Banks Ease Lending Terms in First Quarter, Survey Says
Loans were a bit easier to come by in the first three months of the year, according to the Federal Reserve's senior loan officer survey. The quarterly survey, which covers 58 domestic banks and 23 foreign banks with U.S. operations, also reported stronger demand for loans.
While the majority of respondents reported little change to their lending standards for commercial and industrial (C&I) loans, a small fraction of foreign banks tightened their standards. Meanwhile, a moderate share of banks reported easing their terms on such loans, citing heightened competition from other banks and nonbank lenders as the primary reason for doing so.
On the demand side, the share of domestic banks reporting stronger demand for C&I loans outnumbered those citing weaker demand for the second consecutive quarter. Banks also reported an uptick in inquiries about new or increased credit lines. The reasons given for stronger demand were varied, including shifts in borrowing, increases in customers' funding needs, and mergers and acquisitions.
Foreign, domestic banks differ on CRE lending
Similar to the previous two surveys, respondents were asked special questions about their lending to firms with European exposures. Both domestic and foreign banks reported tightening their standards on lending to European banks, while a smaller share said they tightened loans to nonfinancial firms with significant exposure to Europe. "However, in all cases, the net fractions that reported having tightened substantially were smaller than in the January survey,” the report said. A majority of the domestic banks that reported competing with European banks for business said they had encountered less competition from European banks and their affiliates or subsidiaries in the first quarter, up slightly from the previous survey.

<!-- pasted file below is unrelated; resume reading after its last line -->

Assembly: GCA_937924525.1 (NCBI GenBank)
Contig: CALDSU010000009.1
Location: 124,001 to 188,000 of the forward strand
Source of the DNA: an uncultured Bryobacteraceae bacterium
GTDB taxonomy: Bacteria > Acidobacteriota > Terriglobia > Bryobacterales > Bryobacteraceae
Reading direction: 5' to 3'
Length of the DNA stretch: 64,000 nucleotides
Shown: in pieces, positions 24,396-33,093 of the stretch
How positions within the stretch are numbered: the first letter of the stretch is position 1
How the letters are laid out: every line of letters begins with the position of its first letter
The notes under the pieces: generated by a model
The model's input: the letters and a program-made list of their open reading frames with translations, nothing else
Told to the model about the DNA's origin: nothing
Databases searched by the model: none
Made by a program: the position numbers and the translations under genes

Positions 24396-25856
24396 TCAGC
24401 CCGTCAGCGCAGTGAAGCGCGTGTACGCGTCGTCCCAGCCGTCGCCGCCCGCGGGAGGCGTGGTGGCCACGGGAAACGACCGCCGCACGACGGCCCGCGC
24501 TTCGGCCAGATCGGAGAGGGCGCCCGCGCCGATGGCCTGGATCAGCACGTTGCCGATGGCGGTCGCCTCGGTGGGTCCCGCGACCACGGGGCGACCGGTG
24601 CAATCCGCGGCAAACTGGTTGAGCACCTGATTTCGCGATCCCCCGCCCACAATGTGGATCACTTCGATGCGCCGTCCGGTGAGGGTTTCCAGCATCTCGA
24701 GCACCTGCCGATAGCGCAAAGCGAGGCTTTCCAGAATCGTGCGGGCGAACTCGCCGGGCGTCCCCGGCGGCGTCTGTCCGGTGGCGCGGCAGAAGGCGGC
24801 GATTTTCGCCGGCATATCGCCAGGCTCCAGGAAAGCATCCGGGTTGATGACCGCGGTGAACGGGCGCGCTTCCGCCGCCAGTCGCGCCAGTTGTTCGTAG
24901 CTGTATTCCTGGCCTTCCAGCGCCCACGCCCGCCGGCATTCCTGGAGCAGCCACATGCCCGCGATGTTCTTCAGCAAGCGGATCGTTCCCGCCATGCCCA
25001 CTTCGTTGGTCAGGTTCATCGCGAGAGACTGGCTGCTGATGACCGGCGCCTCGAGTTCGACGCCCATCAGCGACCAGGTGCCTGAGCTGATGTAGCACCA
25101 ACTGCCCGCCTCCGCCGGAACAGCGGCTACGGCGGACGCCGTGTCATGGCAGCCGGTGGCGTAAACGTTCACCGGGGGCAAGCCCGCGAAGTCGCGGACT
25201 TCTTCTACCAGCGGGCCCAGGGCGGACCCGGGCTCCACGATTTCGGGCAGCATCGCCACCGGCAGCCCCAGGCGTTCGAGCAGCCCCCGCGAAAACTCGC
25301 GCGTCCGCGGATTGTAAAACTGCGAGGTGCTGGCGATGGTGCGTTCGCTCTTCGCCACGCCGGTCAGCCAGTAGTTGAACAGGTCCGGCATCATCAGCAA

Lending to households
In another set of special questions, respondents were asked to compare their willingness to originate 30-year fixed-rate mortgages that are eligible for handling by government-sponsored enterprises (GSE) today with their willingness to do so in 2006 for borrowers at different points along the credit risk spectrum. A large majority of banks were less likely than they were in 2006 to originate such loans to borrowers with a credit score of 620 and a 10 percent down payment. Banks cited several reasons for their reluctance to lend, including higher costs for and difficulty obtaining mortgage insurance and a higher risk of "putbacks" of delinquent mortgages by GSEs.
A "small to moderate" fraction of domestic banks reported easing standards on a range of consumer loan products, including credit cards and auto loans. A moderate share of banks said they had lowered the cost of credit for auto loans, but terms across the other consumer lending categories were little changed in the first quarter. Demand for consumer loans, especially auto loans, strengthened during the same period.
May 17, 2012